Irish Influence

More than ever, this year’s March for Life had a notable contingent from Britain’s Irish community. There were banners and flags calling for a “No” vote in the May 25 Irish referendum on whether to retain the Eighth Amendment of the Irish Constitution, which prohibits abortion.

Laoise Ní Dhubhrosa of the group London Irish United for Life told the Register, “We wanted to take part in the March for Life UK to highlight that Ireland is due to vote on the constitutionally protected right to life at the end of May and to encourage eligible Irish citizens in the U.K. to go home to vote ‘No.’”

She added the response from all at the march was “really positive. … Lots of people attending the march told us they will spread the ‘Home to Vote No’ message throughout the U.K. to help Ireland ‘Save the 8th.’” 

The march, when assembled on Parliament Green opposite the Houses of Parliament, heard from U.S. singer-songwriter Joy Villa, who emphasized her pro-life commitment and solidarity with those in the U.K. She described the march through London as taking place in the “belly of the beast.”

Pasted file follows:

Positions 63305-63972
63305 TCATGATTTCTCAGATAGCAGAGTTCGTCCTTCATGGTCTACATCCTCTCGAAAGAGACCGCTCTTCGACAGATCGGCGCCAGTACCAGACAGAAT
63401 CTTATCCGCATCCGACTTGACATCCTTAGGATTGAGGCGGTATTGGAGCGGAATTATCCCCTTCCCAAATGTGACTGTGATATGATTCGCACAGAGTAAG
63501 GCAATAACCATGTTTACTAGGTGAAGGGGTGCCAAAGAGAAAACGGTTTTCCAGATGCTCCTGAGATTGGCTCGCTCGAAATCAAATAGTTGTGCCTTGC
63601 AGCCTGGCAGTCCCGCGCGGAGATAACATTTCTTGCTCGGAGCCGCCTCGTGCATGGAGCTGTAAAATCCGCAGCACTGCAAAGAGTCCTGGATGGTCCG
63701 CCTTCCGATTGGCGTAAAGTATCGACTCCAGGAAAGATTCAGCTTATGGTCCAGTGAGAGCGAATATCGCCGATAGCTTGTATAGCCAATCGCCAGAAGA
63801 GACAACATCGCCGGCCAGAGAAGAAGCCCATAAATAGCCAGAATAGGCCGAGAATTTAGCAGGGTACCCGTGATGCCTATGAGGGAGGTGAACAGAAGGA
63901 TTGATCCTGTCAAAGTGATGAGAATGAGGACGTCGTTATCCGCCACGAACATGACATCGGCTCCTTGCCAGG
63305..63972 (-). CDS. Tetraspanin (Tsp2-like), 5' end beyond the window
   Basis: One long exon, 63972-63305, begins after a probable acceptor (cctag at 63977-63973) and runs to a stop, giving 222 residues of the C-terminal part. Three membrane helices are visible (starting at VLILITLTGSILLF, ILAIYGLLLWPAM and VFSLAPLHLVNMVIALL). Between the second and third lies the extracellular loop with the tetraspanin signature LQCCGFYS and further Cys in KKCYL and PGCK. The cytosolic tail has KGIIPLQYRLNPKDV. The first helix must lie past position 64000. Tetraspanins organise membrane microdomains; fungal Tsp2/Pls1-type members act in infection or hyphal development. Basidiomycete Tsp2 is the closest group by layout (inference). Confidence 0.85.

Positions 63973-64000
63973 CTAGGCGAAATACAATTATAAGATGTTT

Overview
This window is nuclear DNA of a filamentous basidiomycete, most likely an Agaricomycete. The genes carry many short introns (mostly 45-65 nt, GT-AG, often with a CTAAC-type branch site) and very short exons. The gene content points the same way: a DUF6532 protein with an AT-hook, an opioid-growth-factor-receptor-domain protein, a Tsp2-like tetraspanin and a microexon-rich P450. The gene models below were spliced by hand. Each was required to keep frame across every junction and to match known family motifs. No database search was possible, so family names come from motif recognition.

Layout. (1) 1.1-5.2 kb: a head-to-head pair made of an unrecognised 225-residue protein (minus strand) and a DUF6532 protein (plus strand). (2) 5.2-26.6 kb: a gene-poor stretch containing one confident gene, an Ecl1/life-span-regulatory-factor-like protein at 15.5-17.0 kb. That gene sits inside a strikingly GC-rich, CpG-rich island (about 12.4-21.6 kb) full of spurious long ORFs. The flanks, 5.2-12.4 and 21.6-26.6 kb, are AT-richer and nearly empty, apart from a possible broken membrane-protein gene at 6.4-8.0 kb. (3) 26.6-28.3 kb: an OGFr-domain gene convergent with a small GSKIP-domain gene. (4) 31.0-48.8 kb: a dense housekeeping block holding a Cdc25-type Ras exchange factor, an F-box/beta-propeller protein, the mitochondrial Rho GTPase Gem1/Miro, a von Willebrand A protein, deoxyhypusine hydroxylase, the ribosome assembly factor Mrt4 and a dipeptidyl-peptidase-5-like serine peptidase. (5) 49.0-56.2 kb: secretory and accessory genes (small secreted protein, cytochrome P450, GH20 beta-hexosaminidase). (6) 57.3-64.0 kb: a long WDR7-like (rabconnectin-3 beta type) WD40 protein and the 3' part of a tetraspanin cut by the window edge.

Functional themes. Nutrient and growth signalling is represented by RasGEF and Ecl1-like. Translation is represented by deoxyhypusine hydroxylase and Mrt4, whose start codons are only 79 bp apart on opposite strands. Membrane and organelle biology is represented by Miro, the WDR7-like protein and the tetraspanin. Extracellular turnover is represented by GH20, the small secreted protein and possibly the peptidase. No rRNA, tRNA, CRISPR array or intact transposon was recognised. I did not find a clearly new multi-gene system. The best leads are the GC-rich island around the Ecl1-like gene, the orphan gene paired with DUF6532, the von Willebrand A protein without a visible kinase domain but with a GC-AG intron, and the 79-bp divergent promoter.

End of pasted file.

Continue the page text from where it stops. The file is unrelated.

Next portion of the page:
Also speaking to the assembled march was Good Counsel Network’s founder, Clare McCullough. She spoke, in particular, of the threat posed by the recent legal moves to block pro-life witness.

Speaking to the Register, McCullough said that, despite the recent decision about “buffer zones” — which is currently being challenged in the courts — “the tide is turning — just look at the number of abortions each year.” She cited U.K. government figures that record a fall in such procedures every year since 2006.

McCullough described the annual March for Life as one of the hopeful signs in helping to create a culture of life in Britain and hailed the annual March for Life as “a witness that brings us together, makes us united.”

 

 

 

 

Register correspondent K.V. Turley writes from London.